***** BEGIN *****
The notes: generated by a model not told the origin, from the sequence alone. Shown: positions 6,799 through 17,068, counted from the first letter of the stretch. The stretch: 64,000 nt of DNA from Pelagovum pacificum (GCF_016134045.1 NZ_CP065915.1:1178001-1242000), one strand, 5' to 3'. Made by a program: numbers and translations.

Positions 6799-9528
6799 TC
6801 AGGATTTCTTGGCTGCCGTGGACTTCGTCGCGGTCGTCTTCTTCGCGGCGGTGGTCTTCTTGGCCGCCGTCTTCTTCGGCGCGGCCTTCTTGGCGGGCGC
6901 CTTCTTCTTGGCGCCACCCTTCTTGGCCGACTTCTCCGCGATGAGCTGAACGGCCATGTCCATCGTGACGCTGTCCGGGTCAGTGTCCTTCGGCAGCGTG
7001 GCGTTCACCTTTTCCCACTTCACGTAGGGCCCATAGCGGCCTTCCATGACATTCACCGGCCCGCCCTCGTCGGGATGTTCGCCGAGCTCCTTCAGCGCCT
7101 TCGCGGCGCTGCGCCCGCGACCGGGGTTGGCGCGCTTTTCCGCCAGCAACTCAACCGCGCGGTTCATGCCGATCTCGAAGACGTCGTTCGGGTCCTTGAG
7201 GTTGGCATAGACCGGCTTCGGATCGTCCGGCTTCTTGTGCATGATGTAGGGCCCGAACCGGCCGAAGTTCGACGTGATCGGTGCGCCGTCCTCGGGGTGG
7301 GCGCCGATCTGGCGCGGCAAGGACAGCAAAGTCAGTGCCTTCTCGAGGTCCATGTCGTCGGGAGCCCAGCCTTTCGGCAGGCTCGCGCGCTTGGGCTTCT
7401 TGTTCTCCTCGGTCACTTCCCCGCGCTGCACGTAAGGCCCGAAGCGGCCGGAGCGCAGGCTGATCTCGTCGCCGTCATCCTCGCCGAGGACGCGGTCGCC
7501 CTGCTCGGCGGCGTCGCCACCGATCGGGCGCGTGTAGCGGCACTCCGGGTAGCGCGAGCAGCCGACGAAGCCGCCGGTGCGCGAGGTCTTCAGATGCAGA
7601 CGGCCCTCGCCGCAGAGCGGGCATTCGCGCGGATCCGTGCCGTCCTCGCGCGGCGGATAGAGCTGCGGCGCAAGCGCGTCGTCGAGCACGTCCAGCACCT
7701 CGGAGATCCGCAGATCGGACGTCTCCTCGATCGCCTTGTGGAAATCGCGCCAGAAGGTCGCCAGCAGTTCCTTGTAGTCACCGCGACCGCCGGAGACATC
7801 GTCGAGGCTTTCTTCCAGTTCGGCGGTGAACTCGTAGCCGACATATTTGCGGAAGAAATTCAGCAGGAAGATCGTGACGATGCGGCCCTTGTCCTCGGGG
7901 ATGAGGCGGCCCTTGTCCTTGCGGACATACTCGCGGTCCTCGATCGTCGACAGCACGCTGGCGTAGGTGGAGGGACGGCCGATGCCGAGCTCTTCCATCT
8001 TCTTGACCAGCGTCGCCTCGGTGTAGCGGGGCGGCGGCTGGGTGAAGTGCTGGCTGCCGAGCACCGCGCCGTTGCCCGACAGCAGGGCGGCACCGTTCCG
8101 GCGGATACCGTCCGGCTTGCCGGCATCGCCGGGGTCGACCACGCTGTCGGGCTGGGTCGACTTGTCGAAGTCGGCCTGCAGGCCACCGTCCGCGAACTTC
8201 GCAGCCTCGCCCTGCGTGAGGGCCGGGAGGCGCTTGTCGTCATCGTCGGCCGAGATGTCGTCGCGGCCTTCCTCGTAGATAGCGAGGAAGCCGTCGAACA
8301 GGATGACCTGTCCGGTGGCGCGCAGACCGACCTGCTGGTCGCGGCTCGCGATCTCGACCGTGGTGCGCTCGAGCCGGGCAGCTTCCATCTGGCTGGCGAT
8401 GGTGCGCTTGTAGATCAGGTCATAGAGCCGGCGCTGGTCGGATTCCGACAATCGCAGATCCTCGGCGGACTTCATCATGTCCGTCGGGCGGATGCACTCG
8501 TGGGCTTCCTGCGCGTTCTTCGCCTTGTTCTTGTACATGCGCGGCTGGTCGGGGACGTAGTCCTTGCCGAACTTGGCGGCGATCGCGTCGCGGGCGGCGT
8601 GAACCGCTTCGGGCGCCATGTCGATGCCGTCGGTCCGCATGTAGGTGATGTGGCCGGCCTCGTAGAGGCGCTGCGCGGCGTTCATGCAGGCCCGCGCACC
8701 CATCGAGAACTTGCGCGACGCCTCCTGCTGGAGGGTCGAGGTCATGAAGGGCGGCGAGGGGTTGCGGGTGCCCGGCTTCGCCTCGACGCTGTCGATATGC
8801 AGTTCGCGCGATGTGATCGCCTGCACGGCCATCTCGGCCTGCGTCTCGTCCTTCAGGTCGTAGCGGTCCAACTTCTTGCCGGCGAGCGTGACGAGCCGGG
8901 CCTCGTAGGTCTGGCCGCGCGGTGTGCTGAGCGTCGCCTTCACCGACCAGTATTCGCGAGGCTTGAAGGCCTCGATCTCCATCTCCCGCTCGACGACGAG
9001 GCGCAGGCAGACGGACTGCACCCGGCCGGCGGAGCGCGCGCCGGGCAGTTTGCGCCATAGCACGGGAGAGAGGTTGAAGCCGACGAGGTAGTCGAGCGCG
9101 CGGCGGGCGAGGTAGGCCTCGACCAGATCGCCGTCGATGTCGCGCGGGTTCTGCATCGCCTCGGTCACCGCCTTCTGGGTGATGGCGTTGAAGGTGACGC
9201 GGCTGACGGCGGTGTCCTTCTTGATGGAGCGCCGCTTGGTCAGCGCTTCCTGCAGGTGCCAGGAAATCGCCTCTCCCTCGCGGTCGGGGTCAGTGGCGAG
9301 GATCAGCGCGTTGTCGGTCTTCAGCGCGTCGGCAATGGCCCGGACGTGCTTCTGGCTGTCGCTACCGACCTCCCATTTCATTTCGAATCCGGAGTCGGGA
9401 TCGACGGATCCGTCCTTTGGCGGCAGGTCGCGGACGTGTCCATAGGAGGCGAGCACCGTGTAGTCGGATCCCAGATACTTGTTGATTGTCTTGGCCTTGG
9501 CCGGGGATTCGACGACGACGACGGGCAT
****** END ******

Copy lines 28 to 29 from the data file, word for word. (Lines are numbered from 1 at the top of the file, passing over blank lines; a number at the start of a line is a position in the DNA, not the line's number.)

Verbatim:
9201 GGCTGACGGCGGTGTCCTTCTTGATGGAGCGCCGCTTGGTCAGCGCTTCCTGCAGGTGCCAGGAAATCGCCTCTCCCTCGCGGTCGGGGTCAGTGGCGAG
9301 GATCAGCGCGTTGTCGGTCTTCAGCGCGTCGGCAATGGCCCGGACGTGCTTCTGGCTGTCGCTACCGACCTCCCATTTCATTTCGAATCCGGAGTCGGGA